Williams technical boss Paddy Lowe admits he has been surprised by how much innovation there is in Formula 1 this season, despite it being the second year of the current aerodynamic regulations.
Last season marked the introduction of a new set of rules that increased downforce levels and led to faster lap times. As part of those regulations, teams were allowed much more freedom around the bargeboards and sidepods, while the front wing became swept back and the rear wing lower and wider.
It is common for teams to converge in terms of their aerodynamic development directions the longer regulations are stable, but the Williams chief technical officer has noted major differences this season.
“Every team seems to have done a great job over the winter, there’s some great cars out there and most of them are going very well,” Lowe said. “I also see a lot of different innovations as well. There’s often talk about Formula 1 running out of new ideas or the cars being too much the same, but I see quite a lot of interesting, different ideas on the different cars, which is great. So what I think it’s going to lead to is a pretty close competition.
“In this period, we’re normally very busy. We have people trying to work out where we are, who is quick and who isn’t, and I think because it’s pretty close and we have a lot of variables with weather and tires you can’t really call it so accurately. So I think Australia will be very interesting to see where everyone lands.”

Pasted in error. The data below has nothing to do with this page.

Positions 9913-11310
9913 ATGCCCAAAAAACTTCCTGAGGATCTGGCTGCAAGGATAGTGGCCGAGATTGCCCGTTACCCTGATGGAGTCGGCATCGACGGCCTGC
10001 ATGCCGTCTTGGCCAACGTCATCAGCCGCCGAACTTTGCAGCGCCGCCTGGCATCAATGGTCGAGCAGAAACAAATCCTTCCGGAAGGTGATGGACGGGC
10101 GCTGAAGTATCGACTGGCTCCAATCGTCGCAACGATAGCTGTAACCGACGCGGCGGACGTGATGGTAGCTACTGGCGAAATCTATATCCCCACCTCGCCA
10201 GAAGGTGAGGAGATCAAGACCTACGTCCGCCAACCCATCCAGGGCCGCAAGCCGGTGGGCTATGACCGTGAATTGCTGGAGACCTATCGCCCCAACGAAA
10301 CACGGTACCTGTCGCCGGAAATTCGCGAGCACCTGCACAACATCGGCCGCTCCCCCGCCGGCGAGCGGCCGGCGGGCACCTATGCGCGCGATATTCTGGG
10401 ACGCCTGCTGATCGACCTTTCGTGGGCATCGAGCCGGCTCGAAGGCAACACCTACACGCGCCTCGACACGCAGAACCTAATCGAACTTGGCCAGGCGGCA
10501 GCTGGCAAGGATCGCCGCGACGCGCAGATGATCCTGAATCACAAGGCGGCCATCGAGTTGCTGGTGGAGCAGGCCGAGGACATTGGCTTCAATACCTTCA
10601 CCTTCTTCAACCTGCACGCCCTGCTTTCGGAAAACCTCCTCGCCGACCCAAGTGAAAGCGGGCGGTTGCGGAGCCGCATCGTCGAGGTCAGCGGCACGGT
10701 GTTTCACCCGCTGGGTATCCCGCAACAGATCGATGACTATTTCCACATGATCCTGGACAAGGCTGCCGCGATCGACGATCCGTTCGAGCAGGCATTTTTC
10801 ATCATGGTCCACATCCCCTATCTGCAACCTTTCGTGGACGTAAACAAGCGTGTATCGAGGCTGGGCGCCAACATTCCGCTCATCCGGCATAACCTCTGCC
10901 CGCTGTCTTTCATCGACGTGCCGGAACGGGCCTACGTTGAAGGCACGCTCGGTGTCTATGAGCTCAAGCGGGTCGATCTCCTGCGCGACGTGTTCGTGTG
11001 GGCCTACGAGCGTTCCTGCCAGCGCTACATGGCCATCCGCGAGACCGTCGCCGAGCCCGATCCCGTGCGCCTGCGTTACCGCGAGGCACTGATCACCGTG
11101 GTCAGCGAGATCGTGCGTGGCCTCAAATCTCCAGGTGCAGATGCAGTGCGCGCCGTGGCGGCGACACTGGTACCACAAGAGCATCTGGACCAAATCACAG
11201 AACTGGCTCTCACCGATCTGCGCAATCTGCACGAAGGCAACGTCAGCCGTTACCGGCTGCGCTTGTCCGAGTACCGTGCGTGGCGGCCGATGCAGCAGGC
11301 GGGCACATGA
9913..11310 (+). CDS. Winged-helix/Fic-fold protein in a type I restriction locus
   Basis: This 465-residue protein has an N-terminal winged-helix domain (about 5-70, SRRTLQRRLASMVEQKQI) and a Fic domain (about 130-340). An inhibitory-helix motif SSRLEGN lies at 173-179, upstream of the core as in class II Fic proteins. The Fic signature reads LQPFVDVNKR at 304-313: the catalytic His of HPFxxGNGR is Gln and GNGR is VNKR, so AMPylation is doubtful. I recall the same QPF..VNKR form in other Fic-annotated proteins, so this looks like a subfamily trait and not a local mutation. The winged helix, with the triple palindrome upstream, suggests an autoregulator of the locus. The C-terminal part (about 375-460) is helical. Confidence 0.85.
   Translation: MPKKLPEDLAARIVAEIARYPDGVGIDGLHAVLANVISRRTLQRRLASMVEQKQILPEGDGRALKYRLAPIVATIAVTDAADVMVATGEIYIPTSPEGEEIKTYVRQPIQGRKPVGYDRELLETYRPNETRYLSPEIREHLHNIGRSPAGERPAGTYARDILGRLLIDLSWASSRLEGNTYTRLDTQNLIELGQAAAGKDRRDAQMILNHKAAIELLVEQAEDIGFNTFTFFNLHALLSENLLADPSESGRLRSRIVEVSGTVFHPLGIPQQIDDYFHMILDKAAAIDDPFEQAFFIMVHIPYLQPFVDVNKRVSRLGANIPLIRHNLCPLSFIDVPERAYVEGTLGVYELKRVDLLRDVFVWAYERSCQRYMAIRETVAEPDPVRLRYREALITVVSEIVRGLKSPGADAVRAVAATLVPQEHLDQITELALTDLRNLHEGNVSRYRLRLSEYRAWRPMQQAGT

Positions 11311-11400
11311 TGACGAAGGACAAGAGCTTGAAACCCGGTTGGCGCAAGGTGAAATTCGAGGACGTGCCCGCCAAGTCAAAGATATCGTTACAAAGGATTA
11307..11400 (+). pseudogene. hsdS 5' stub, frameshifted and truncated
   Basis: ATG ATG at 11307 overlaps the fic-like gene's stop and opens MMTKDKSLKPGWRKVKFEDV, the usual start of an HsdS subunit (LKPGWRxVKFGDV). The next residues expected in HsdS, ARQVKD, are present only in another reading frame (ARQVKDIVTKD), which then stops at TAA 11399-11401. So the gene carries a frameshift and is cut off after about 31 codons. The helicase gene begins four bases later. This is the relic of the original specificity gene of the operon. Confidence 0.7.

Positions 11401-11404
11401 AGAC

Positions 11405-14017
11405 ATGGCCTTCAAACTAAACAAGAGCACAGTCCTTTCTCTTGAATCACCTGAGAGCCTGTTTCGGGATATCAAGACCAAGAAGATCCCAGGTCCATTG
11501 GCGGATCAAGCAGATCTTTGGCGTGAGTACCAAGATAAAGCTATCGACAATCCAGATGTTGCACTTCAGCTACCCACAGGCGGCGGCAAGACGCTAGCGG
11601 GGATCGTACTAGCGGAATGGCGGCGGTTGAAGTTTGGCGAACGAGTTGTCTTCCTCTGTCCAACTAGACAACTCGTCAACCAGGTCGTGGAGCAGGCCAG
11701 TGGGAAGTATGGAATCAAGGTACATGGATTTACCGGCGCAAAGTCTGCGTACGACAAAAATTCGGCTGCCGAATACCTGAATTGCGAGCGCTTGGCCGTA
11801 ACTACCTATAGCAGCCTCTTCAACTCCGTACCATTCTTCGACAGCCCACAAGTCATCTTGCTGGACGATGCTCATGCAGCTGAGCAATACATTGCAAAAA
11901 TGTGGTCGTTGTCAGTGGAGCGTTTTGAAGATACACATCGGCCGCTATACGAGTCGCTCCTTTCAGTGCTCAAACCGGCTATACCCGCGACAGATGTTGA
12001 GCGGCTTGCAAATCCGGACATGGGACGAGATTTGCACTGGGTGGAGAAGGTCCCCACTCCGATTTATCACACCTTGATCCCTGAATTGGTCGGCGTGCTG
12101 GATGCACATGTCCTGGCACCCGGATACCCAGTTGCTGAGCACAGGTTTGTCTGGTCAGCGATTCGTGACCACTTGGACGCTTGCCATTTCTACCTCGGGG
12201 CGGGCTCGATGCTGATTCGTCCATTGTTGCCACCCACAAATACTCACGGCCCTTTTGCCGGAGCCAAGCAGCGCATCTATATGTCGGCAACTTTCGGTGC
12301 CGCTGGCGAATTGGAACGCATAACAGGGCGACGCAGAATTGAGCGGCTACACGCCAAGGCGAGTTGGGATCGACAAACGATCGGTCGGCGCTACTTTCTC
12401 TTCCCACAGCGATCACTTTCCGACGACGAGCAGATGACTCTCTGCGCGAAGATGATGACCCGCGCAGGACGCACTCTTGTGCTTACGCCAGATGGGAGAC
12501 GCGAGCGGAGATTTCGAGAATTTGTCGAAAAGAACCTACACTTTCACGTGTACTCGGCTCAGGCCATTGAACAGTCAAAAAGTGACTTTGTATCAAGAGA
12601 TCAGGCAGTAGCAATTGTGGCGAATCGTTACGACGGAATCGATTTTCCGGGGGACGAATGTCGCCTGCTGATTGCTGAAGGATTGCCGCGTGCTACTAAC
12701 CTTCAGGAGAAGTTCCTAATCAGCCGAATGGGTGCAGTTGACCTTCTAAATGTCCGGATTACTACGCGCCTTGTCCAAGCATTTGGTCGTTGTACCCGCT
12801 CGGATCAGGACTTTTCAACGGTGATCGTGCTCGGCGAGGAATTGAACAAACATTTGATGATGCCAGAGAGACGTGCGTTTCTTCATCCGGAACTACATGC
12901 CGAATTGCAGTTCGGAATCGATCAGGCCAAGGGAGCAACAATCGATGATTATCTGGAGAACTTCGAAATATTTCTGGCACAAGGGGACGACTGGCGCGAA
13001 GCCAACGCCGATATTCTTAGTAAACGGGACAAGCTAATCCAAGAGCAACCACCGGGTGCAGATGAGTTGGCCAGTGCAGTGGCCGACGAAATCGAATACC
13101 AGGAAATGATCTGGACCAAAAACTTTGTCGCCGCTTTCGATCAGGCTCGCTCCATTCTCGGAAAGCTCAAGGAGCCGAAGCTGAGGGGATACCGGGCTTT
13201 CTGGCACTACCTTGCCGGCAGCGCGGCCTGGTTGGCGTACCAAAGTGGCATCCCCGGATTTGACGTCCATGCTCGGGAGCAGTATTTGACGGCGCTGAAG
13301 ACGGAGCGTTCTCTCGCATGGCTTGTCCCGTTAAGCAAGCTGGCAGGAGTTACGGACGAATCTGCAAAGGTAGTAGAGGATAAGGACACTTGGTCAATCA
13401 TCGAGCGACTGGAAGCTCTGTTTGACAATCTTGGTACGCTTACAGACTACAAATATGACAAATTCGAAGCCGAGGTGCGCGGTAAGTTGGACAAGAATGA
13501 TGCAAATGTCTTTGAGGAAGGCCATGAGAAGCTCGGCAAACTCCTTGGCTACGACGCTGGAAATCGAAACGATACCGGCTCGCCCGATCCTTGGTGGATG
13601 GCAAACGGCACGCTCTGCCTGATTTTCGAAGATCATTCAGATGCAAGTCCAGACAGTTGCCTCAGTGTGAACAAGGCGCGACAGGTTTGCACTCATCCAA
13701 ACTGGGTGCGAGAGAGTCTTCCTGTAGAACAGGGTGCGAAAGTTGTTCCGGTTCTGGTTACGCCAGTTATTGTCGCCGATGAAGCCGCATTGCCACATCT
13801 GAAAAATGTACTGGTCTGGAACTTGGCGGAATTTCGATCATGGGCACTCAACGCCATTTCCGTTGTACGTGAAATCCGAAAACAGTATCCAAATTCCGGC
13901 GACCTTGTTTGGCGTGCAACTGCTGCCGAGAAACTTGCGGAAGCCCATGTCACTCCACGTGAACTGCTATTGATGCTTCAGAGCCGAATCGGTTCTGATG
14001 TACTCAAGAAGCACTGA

When asked if he was particularly talking about the bargeboard area on other cars when referencing the level of innovation, Lowe replied: “No, I think all over.
“You’ve got things like the Renault tailpipe solution, but a lot of different sidepod solutions. There’s not as much convergence as you might have expected in a regulation that certainly around power unit and cooling is now in its fifth year, and aerodynamics is second year. But that’s the game, to look at other ideas. You’re foolish to keep the blinkers on and stay always in your own channel.”
But Lowe doesn’t think the differences in cars will lead to a big spread of lap times, highlighting the battle for fourth place as particularly competitive.
“For the spectators, that could be great,” he said. “Unfortunately, we’re unlikely to see much of a shift around in terms of the mixing of the top three and that midfield. That’s my prediction looking at the lap times – as noisy as they are at the moment – but I think there maybe a lot more variation.
“We’ll see the quality of drivers coming more into play as well, as a variable there. So we’re very excited to see how well Sergey [Sirotkin] and Lance [Stroll] can play in that space.”